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CCGES > Current Projects > Climate Change, Regulation and Business: Canada and Germany Compared

Climate Change, Regulation and Business: Canada and Germany Compared

Climate change is one of the key issues on the transatlantic agenda. Canada and Germany are both signatories to the 1997 Kyoto Protocol but their climate policy trajectories have diverged dramatically. Whereas Germany has adopted a comprehensive and quite stringent regulatory framework to curb greenhouse gas emissions, the federal government of Canada has shied away from imposing hard restrictions, or taxes, on carbon emissions. And while Germany has already achieved its Kyoto target of a 21% reduction of emissions from 1990 levels by 2008-2012, Canada has failed more dramatically than any other country to comply, increasing instead its emissions by 25% (1990-2005), which puts it more than 30% above its Kyoto target of a 6% reduction.

To date, research on climate policy in political science and international relations has focused overwhelmingly on the emergence and character of regulatory regimes on both national and international levels: why do they emerge, whom do they benefit, and are they effective? The business administration literature on business and climate change, meanwhile, has tended to investigate the issue mostly as a laboratory for understanding global strategies of multinational corporations (MNC). Here, the focus lies on how MNC seek to influence or accommodate regulatory approaches.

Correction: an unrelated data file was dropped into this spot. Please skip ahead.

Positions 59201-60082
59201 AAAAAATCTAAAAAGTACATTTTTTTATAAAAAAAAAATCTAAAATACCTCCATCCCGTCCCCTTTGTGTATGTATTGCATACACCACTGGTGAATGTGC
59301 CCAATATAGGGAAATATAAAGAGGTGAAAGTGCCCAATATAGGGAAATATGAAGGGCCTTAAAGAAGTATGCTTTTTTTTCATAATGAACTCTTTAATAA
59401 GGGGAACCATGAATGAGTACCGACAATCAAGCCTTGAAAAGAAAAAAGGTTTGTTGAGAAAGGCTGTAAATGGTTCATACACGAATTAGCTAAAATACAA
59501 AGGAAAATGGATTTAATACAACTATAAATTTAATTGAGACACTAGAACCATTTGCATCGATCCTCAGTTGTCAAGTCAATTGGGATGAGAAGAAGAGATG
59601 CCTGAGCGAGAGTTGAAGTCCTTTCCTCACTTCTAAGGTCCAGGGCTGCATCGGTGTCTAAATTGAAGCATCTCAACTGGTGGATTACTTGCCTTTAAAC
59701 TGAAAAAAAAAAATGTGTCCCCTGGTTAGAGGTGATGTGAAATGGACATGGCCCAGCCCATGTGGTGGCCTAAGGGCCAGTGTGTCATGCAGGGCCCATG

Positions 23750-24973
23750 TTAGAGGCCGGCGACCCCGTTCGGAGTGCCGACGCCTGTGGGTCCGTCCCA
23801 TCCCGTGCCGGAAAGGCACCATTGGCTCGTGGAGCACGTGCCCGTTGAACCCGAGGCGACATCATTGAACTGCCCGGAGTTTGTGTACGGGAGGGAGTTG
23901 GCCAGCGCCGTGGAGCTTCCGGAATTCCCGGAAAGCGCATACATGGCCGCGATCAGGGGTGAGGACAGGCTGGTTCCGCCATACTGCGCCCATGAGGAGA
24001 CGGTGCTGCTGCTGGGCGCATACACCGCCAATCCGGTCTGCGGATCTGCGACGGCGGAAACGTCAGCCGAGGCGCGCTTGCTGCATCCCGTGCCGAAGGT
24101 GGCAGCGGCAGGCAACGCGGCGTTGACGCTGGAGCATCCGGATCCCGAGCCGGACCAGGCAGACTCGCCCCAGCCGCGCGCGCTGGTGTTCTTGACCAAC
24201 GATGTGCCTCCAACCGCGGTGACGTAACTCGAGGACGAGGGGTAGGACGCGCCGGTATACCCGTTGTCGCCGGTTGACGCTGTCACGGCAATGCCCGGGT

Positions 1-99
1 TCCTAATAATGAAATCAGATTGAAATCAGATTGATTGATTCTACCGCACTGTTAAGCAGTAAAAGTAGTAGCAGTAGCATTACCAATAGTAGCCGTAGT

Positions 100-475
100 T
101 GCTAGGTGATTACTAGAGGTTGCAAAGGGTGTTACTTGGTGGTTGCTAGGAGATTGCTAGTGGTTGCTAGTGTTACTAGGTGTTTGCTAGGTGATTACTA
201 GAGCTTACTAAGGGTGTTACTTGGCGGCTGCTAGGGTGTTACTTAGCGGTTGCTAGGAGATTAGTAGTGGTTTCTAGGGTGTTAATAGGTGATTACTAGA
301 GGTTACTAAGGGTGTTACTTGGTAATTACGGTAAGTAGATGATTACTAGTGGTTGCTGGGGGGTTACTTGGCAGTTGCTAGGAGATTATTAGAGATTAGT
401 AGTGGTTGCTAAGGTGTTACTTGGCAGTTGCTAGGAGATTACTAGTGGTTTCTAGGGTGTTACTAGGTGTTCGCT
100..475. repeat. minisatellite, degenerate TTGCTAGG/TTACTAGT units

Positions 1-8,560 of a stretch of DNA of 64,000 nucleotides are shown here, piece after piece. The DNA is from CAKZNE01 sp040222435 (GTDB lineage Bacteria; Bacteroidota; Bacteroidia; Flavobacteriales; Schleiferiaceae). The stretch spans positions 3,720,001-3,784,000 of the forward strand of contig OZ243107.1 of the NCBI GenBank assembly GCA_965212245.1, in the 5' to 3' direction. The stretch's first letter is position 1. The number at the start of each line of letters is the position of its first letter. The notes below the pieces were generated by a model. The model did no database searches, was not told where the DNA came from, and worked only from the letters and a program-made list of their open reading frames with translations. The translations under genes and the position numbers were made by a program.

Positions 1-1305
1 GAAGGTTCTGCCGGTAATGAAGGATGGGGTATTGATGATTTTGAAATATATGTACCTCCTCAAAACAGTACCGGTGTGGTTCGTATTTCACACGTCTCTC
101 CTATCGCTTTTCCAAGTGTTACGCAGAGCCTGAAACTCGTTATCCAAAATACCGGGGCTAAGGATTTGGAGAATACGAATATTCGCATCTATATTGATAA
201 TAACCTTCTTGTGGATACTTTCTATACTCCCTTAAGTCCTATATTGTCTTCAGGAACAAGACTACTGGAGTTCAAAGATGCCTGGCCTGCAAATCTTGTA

However, there is little comparative research so far on how different regulatory frameworks in individual jurisdictions relate to and co-evolve with business activities and strategies, beyond simple lobbying: do strong regulatory frameworks determine business behaviour or do business activities rather help to build, enact and sustain these regulatory frameworks? Do weak regulatory frameworks leave more room for innovative business responses or do they simply result in business inactivity on carbon control?

The project investigates these questions through a comparative case study of the co-evolution of regulatory regimes and climate-related business activities in Canada and Germany. These two countries provide a perfect empirical terrain to investigate patterns of co-evolution as they can be considered as two extremes poles on a continuum between weak and strong regulatory regimes.

The project systematically reconstructs the co-evolution of regulation and business activities in both countries starting with the negotiations of the Kyoto Protocol. Business responses to climate change will be investigated both on a collective, industry association level as well as on aggregated company level, drawing on available data sources such as the Carbon Disclosure Project (CDP) reports.

Research Directors: Prof. Burkard Eberlein, Schulich School of Business (Policy) & Prof. Dirk Matten, Schulich School of Business (Strategic Management)
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